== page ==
The 2022 Performance and 2023 Forecast for Multifamily

In February of 2022, InhabitIQ’s Elizabeth Francisco and ALN’s Jordan Brooks sat down to talk about the 2022 forecast for the economy, specifically within multifamily. Our forecast was officially “sunny with a chance of rain,” as we were cautiously optimistic. As it would happen, some of those rainclouds are beginning to loom a bit more as properties finalize their budgets for the 2023 fiscal year. It’s important to note, however, that this is not frightening or unmanageable, but we invited Jordan back to take a look at the data and give insight into what’s to come and how to prepare for 2023. 

2022 Multifamily Performance 

2022 started off strong, though a bit of a downtick from the peak occupancy rate in October and November of 2021. Last fall, we saw the unusual trend of strong occupancy growth alongside strong rent growth. As we normally see those numbers at odds, this was unusual though it could be attributed to several factors. In the end, we’ve seen occupancy decline since its peak with the seasonal bounce in demand and has only reaccelerated the decline with the slowdown of deliveries this summer. 

Rent and Occupancy for Oct. 2019 to Sept. 2022 

Lease concessions grew until the first quarter of 2021 and have only picked up more recently in the last month or two. You might be wondering if apartment demand has been down, why have we still seen 8.5-9% rent growth year to date? Some of that has to do with bringing high average occupancy into the new year and it’s taken some time to work through that. However, as we are moving into the winter, a lot of that excess occupancy has been used, as we still have 50-80% basis points excess compared to when we went into the pandemic.  

In 2022, we’ve seen monthly net absorption has trailed new supply all year, which is a vast difference from the middle of 2021 where occupancy was clearly outpacing the production of net new units. The decline of demand in 2022 has impacted all assets, however the Class C and D assets have the most pronounced shortfall. 

New Units vs Absorbed Units Oct. 2019 – Sept. 2022 

It’s important to note when we’re talking about how the cost of capital is going to affect development, the net new units that will be available in the next two years have already begun development and broken ground. So, the slowing in development that is currently taking place will affect units that are supposed to be ready in three to five years as those are the ones under planning and financing now. 

What Has Changed & What to Watch 

The multifamily industry had over 600,000 net absorbed units in 2021, leaving many wondering why there was so much demand and how so many new households came about. One reason could be attributed to the “failure-to-launch” age range of 25-34 making a change between 2020 and 2021 as there was a clear decline in this age cohort living at home between those years. This is the first decline since 2005. It’s possible this decline came after many of these individuals found a need for space after the first year of COVID-19. Stimulus payments might have also helped or encouraged individuals to find living quarters of their own.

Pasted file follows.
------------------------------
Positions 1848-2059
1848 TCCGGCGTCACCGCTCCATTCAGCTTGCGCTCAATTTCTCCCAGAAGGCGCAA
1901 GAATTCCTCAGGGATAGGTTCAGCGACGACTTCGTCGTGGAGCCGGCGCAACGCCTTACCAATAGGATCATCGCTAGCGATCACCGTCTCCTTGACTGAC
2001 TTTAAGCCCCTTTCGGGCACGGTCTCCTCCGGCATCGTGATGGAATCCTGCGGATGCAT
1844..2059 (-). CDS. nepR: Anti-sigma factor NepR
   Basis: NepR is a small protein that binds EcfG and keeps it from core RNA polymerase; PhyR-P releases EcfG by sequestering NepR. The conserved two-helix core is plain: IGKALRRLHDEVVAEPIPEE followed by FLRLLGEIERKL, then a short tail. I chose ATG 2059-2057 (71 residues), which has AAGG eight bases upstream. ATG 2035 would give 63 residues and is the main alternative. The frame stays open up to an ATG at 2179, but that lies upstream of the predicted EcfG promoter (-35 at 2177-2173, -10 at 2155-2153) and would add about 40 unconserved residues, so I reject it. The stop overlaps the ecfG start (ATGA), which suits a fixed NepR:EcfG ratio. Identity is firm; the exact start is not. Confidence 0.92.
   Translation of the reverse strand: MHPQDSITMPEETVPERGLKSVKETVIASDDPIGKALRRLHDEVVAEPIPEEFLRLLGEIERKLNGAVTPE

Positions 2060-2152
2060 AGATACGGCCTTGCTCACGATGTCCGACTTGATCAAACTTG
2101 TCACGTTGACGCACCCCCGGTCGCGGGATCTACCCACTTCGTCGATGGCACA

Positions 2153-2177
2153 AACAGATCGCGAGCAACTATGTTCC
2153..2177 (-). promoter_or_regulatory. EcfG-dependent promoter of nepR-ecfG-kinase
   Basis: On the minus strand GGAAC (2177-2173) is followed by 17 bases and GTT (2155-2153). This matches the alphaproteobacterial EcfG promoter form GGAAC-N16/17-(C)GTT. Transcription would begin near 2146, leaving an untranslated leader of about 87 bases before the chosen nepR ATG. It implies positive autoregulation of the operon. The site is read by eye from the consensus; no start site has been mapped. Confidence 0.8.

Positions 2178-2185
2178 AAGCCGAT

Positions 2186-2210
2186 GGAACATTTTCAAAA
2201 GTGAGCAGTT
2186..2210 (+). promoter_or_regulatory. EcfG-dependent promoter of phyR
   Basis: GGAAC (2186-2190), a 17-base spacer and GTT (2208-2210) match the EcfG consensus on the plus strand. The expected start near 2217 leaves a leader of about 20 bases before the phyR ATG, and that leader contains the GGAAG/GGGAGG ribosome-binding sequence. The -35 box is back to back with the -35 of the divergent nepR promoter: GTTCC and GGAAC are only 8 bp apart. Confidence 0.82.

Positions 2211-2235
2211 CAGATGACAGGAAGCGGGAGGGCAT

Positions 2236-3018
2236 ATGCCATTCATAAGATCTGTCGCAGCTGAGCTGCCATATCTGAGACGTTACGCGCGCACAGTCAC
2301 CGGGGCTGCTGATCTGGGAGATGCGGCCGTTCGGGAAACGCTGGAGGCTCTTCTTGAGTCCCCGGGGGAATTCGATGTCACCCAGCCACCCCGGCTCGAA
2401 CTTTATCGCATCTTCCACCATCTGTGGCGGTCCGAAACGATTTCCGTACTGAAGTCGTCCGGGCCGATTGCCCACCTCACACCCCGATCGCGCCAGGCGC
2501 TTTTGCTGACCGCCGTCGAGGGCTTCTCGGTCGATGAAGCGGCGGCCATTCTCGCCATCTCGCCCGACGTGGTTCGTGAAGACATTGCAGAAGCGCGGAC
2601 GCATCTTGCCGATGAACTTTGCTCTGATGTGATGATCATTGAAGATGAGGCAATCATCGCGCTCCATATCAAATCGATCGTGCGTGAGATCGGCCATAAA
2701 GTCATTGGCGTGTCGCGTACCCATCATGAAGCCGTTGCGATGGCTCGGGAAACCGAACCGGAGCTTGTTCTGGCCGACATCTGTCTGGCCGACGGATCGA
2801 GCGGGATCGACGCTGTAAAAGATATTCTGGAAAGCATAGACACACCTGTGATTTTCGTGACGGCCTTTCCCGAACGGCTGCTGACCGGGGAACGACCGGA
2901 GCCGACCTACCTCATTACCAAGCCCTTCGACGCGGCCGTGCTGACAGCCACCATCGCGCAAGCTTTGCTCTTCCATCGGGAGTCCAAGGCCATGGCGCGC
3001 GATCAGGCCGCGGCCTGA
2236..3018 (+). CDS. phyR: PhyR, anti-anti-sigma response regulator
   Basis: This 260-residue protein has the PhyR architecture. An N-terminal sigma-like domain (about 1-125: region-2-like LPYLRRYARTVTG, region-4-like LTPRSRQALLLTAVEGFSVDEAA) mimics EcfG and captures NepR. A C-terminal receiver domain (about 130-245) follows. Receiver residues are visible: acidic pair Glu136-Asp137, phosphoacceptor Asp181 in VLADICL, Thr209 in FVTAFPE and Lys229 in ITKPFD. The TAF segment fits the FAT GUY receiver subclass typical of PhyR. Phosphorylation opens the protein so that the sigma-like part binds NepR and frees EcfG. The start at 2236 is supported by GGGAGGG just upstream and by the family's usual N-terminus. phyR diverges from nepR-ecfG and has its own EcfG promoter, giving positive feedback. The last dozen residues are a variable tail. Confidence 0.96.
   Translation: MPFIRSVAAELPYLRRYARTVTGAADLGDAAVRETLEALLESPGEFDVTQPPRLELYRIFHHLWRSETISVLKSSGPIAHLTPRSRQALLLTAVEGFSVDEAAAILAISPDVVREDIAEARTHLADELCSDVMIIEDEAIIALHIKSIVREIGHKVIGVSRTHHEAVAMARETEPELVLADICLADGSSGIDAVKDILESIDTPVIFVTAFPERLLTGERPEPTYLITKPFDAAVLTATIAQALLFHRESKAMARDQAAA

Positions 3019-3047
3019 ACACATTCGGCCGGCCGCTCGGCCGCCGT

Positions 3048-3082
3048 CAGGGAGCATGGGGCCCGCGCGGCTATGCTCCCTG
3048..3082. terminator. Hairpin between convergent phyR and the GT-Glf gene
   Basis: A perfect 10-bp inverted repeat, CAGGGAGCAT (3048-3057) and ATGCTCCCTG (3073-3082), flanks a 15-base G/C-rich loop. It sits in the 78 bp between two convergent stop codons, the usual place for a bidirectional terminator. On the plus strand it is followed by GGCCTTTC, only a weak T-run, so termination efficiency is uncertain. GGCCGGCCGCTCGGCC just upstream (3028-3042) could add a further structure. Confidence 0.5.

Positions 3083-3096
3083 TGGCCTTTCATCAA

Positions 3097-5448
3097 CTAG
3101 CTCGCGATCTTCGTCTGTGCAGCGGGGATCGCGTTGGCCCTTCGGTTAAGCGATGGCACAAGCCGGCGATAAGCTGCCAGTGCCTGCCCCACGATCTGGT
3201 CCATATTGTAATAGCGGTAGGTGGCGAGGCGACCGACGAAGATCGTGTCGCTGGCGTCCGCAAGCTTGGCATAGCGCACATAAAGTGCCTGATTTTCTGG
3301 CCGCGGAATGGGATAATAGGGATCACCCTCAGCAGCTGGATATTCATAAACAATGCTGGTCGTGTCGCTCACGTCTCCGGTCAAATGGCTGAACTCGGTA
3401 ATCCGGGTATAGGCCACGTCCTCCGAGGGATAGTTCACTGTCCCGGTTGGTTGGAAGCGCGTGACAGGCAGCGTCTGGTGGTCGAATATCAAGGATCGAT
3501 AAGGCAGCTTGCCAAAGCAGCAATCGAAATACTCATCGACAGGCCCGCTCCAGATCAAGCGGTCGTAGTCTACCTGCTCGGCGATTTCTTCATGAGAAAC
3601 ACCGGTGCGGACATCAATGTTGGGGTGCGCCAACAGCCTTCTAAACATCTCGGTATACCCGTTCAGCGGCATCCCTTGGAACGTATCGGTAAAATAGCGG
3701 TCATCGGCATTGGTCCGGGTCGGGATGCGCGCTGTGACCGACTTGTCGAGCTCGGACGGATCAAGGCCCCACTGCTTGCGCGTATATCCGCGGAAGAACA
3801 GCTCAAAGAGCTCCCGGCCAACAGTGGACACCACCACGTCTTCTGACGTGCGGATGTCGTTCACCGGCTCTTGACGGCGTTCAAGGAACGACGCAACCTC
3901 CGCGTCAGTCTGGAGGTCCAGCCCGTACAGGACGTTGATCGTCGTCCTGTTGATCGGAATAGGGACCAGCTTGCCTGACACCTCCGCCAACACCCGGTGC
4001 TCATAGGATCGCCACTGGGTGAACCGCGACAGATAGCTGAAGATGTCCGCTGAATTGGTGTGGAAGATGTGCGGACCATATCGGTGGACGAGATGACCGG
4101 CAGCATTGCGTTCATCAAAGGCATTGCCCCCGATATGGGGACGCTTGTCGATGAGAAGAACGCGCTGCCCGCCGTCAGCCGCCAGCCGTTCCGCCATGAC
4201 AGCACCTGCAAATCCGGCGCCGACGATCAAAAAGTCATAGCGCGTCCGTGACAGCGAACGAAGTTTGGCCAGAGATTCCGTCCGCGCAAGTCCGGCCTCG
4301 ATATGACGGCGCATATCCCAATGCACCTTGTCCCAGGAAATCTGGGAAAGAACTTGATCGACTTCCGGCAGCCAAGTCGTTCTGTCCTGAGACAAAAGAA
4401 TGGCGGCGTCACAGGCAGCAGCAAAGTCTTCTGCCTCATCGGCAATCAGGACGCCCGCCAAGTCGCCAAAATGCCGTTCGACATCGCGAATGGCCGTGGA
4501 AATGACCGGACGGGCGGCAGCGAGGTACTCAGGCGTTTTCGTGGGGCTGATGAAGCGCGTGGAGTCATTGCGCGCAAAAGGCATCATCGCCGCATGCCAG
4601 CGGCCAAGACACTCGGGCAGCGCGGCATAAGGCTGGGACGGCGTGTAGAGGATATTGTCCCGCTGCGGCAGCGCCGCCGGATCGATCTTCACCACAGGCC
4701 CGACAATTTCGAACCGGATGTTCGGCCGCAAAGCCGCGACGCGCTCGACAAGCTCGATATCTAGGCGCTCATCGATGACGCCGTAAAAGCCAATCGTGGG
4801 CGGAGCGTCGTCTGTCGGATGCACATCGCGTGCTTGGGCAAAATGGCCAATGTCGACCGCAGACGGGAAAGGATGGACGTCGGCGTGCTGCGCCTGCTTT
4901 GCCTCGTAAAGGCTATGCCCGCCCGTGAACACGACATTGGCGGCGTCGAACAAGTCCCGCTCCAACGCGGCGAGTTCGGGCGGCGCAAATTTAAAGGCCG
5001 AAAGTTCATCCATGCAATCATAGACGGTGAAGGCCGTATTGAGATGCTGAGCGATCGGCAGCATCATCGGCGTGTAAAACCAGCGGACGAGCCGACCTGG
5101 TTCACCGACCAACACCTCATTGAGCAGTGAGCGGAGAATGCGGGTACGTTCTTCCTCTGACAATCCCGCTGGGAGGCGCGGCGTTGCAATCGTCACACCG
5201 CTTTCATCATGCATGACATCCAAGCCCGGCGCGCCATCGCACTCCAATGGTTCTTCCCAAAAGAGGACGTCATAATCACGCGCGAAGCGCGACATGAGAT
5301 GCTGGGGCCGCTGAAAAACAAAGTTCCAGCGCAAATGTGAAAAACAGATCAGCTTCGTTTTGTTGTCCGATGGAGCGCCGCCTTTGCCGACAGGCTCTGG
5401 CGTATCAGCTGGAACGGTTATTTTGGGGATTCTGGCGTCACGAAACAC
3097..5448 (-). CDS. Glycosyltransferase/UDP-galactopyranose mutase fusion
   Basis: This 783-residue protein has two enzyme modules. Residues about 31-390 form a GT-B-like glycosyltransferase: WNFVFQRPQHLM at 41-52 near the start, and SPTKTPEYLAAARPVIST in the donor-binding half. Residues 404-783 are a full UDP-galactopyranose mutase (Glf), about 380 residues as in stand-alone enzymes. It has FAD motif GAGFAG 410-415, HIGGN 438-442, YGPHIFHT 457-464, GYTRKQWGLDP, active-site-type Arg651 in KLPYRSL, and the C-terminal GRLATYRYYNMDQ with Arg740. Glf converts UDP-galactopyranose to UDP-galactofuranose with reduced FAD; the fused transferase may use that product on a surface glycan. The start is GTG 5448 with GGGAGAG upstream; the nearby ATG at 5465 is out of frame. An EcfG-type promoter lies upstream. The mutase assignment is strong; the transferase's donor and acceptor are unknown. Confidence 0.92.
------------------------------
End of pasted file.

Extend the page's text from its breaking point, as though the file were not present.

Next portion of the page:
Young Adults Living at Home 1990-2021 

Jobs and Labor Market 

Moving to the employment side of the economy, the labor market remains tight although we’ve seen big corporations doing layoffs toward the back half of this year. The demand picture has changed for multifamily but the shoe that hasn’t dropped yet is the softening of the labor force. When that does occur or when unemployment starts to rise, this will affect multifamily and is important to keep an eye on in the future. It’s possible that the markets with a more diversified employment base might be in a better position to weather the storm. 

Sunbelt states saw a big wave of supply and new demand as people moved to these more affordable cities. Some might think that Sunbelt states have lost some of their luster since they’ve seen rent growth and affordability go up since these migrations. On the contrary, while Sunbelt states have seen some of the highest rates of rent growth, the difference is marginal and these cities started at a lower point than other cities. If you compare cities like Orlando and Tampa to Los Angeles and Chicago, the latter has declined since the pandemic whereas Florida cities have seen a robust and inclining labor force since COVID-19. 

Labor Force in Representative Cities Sept. 2019 – Jul. 2022 

US Disposable Personal Income 2000 – 2022 

Credit Card Debt Across the U.S. 

Over the last few months, many of us have heard that Americans had a record amount of money in their bank accounts- something we were not convinced was totally accurate today. Surprisingly enough though, disposable personal income reached an all-time high in 2021. However, it dropped as quickly as it spiked. Disposable income is still higher than it was in 2019. One must wonder how prolonged inflation will impact the health of consumers’ bank accounts. Access to cash and credit is important for our renters as they try to manage through a tightening economy and possible recession, which will certainly impact their housing decisions.